Academic journal article Journal of Broadcasting & Electronic Media

The Effect of Flashback on Children's Understanding of Television Crime Content

Academic journal article Journal of Broadcasting & Electronic Media

The Effect of Flashback on Children's Understanding of Television Crime Content

Article excerpt

Television uses a variety of camera and editing techniques to present information. Visual techniques such as zooms, cuts, and flashback, and auditory techniques such as music and sound effects, are used to guide the viewer's attention, to stress essential elements of events, to compress time, and for a range of other purposes. Several techniques, such as cuts and flashback, are used to alter the normal temporal sequencing of events, requiring the viewer to integrate information temporally in order to comprehend program events accurately (Abelman, 1990; Calvert, 1988; Wright & Huston, 1983). In this paper, we examine the effects of flashback on young viewers' grasp of the sequence of events and comprehension of specific details of a program.

To understand television programs, children need not only to deal with the temporal organization of the text but also to infer information not explicitly shown, such as the reasons for particular events. These are challenging tasks and some previous research indicates that children below ages 7 or 8 years fail to comprehend much of the plots of fictional television programs (Calvert, Huston, Watkins, & Wright, 1982; Collins, 1982; Collins et al., 1978; Collins & Wellman, 1982; Kelly & Spear, 1991). Age related increases in children's comprehension have been found for different types of content, including content that is essential to the plot of the story (central), content that is not essential to the plot (peripheral), and content associated with central scenes that is not explicitly shown but can be inferred (implicit). For example, Collins et al. (1978) investigated children's comprehension of an action-adventure television program and found that, for boys and girls, recall and recognition memory for central, peripheral, and implicit content improved from grade 2 through grade 5 to grade 8. Although both central and peripheral content scores improved with age, central content scores improved more markedly. Collins et al. suggested that as children develop, they attend increasingly to content that is central to the plot while systematically ignoring peripheral content. In a review of the literature, Doubleday and Droedge (1993) conclude that the comprehension of central plot information and inferences about implicit or missing content in television are limited below ages 7 to 8.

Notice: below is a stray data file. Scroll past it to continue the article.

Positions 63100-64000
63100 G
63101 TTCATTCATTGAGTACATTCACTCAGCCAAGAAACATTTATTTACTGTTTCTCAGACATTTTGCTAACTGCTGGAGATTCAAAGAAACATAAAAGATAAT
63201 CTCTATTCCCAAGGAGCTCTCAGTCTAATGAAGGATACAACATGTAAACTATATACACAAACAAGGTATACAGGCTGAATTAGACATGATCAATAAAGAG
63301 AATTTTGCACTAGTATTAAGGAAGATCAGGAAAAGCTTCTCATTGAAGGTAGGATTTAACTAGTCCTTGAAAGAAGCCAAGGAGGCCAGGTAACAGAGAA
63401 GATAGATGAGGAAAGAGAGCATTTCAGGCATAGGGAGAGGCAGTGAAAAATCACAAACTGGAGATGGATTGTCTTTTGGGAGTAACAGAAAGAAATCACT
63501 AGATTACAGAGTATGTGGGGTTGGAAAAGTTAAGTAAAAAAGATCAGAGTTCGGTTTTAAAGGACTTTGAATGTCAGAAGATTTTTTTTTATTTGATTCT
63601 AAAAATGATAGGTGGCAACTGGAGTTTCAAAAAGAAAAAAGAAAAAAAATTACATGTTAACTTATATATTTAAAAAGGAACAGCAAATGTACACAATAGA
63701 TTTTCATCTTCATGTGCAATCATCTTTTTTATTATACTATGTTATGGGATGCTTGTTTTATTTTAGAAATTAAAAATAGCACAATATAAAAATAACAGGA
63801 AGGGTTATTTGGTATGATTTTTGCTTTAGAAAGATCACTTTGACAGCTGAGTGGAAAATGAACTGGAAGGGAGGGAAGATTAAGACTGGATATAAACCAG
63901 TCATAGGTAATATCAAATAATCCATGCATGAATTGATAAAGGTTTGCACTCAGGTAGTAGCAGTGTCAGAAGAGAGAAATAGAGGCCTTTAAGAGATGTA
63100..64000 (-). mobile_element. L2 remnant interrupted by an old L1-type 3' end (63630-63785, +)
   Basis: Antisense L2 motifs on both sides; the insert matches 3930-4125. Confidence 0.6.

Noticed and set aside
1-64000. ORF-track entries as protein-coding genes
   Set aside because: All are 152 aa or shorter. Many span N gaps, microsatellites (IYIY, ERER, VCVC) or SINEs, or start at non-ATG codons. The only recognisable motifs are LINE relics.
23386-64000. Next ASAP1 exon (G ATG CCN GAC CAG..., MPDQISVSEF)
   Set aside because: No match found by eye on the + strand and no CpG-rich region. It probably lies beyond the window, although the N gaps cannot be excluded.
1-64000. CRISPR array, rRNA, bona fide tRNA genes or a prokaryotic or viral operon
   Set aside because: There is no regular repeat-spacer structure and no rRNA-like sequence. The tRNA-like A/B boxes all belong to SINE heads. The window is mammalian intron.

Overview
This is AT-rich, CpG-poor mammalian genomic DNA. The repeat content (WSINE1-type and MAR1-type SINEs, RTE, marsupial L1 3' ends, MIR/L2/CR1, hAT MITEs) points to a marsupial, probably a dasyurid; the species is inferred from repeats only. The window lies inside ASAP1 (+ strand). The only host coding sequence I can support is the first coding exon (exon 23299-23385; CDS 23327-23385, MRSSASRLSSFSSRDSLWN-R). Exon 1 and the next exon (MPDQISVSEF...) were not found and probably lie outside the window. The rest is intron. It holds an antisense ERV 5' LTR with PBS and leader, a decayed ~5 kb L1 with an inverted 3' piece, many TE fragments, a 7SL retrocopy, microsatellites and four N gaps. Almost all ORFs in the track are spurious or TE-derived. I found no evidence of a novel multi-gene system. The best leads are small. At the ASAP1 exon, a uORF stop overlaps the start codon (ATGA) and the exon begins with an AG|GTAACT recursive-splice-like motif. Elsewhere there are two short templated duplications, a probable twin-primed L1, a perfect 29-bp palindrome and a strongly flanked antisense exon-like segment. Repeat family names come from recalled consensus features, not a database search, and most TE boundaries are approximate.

On the other hand, there is evidence that young elementary school children comprehend and retain more information from television programs when that information is congruent with their prior expectations -- such as expectations based on familiar events or their scripts for routine programs of a particular genre (Collins & Wellman, 1982; Newcomb & Collins, 1979). These findings are consistent with evidence from other contexts that children's event knowledge is schema bound (e.g., Fivush, Kuebli, & Clubb, 1992; Hudson & Nelson, 1983; Nelson, 1996). Gibbons et al. (1986) and Lorch, Bellack, and Augsbach (1987) have demonstrated that young (four to seven years-old) children can comprehend and retain central plot information provided that discrete units of information are tested and that presentation is not confounded with demands upon inferential or integrative skills.

In practice, much of television viewing is likely to involve the integration of information and inferences about events, relationships, or motives that are not actually shown, as well as discriminating among information which is important and that which is peripheral (Collins, 1982; Collins et al., 1978). Young children's poor comprehension of television is often attributed to their difficulties in handling the representational characteristics and formal features of the medium itself (Anderson & Smith, 1984; Dorr, 1986; Huston et al., 1992). Our focus here is on a technique which is used in television to depict the passage of time and to remind or inform viewers of past events. Flashback is a valuable dramatic device from the point of view of the producer, because it allows for the representation of temporal events more economically and more creatively than simply allowing those events to unfold in real time and in normal chronological order (Reisz & Millar, 1968). …

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